Today, when people use the word stoic, they often are not referring to the philosophical tradition, but to a type of person who does not show much outward emotion, someone who is strong in the face of tragedy or pain. However, in a culture in which we are encouraged to express our emotions (to an extent), people who refrain from mourning the death of a loved one or mourning the end of a relationship, are often considered emotionally stunted or frigid. Nonetheless, the stoics prized control over one's emotions. Stoics believed that in order to live a good life people needed to separate themselves from their experiences and from their emotions. They needed to put space in between what was happening to them and how they reacted to these experiences. Thus they saw emotions or at least the outward expression of emotions as injurious to becoming truly free and attaining wisdom. For the stoics, personal freedom and self-determination were prized above all else; however, these virtues came at a price, for as Epictetus says, Nothing comes for free (The Handbook, ¶12). Therefore, according to this view, in order to become a sage and to bring one's will into accord with nature's, one has to cultivate himself/herself at the expense of relationships with others.
[...] However, if a person learns that someone has made disparaging remarks about him or her, Epictetus instructs the injured party to reply, “Obviously he didn't know my other bad characteristics, since otherwise he wouldn't just have mentioned these” (The Handbook, Thus we should not bother ourselves with what others say or think of us because we have no control over their opinions, only our own. Since our emotions are up to us, the stoics suggest that we exercise control over them; they believe that we have a choice in how we respond to events in our lives, and that emotions cloud what is real. [...]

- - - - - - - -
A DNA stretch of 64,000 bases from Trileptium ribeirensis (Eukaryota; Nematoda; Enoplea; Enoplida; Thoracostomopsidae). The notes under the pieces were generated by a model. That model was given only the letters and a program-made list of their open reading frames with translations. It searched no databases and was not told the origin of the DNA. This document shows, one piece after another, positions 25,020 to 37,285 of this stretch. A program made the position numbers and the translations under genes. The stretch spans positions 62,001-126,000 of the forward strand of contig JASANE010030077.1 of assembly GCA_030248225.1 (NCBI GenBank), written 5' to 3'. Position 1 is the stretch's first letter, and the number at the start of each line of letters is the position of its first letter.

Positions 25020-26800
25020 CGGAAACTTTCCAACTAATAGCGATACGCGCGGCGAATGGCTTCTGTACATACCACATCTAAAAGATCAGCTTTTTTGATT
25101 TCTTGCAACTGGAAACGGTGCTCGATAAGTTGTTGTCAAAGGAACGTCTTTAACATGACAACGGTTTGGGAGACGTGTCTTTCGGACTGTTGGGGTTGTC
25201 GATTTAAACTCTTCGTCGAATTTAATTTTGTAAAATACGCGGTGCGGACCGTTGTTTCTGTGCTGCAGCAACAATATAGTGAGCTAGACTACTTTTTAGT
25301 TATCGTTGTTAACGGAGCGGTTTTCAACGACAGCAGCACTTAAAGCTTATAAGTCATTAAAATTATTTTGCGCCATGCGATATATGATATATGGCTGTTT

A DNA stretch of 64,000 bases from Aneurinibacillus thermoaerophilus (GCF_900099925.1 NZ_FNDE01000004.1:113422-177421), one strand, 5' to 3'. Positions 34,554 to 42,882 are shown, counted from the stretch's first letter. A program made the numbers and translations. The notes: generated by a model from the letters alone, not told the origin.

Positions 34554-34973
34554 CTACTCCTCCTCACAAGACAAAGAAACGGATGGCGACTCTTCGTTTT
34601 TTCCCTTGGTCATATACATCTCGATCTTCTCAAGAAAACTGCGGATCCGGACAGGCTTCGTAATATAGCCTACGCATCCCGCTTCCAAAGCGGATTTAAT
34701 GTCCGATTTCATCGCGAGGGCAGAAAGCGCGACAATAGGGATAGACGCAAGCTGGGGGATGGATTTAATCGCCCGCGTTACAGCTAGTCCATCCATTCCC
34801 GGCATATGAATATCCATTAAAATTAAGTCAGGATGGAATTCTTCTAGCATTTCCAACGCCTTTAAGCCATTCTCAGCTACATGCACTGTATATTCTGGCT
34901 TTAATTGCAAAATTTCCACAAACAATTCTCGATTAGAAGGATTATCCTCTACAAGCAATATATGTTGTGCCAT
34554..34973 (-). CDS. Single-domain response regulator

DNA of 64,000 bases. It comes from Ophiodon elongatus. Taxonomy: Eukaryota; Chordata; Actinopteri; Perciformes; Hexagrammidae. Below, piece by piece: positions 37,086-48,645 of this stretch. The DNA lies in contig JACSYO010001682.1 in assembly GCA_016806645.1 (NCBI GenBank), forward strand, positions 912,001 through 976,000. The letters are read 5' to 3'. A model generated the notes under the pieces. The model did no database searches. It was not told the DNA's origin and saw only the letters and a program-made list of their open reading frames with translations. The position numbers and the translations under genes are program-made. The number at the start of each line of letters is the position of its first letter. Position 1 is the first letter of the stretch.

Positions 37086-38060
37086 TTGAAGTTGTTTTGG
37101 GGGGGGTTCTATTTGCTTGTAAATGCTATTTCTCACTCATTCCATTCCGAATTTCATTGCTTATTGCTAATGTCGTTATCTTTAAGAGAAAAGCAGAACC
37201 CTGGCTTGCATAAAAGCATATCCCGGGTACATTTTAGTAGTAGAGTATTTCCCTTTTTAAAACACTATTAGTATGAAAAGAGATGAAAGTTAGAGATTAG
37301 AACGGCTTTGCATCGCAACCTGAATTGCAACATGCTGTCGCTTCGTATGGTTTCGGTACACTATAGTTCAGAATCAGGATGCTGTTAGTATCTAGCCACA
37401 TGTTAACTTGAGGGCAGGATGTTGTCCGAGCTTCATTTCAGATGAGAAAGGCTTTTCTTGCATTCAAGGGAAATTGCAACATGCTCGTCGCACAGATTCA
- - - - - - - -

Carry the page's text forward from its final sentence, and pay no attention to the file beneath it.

[...] Perhaps the stoics saw vulnerability as a weakness, but it does not have to be. A person who can be vulnerable to others often times knows themselves better than a person who shuts down in relationships because the vulnerable person knows how to let a person into their life without having to put up walls. A person with the capacity to be vulnerable does not have to close himself off in order to be strong; he can let other people affect him and learn from them. [...]
[...] The purpose of this philosophy is to bring one into accord with nature, and that means letting go of the aspects of our lives that tie us to our bodies and desires. However to do achieve this goal, to become a sage, what does this view ask people to give up? To me, our emotions are what make us human; our connections to other people are a very real and important part of our lives. To deny the importance of emotional intelligence is to reduce human beings to automatons. [...]
[...] However, this view is appealing to mediocrity and to a certain extent complicity with the status quo. If we are not supposed to challenge ourselves to try new experiences, then how are we supposed to learn. It is undoubtedly much easier to go through life and never face defeat or failure, but this is an unrealistic expectation. Moreover, a person's failure, not their success, is often a much better judge of a person's character because it is easy (or easier) to deal with success. [...]
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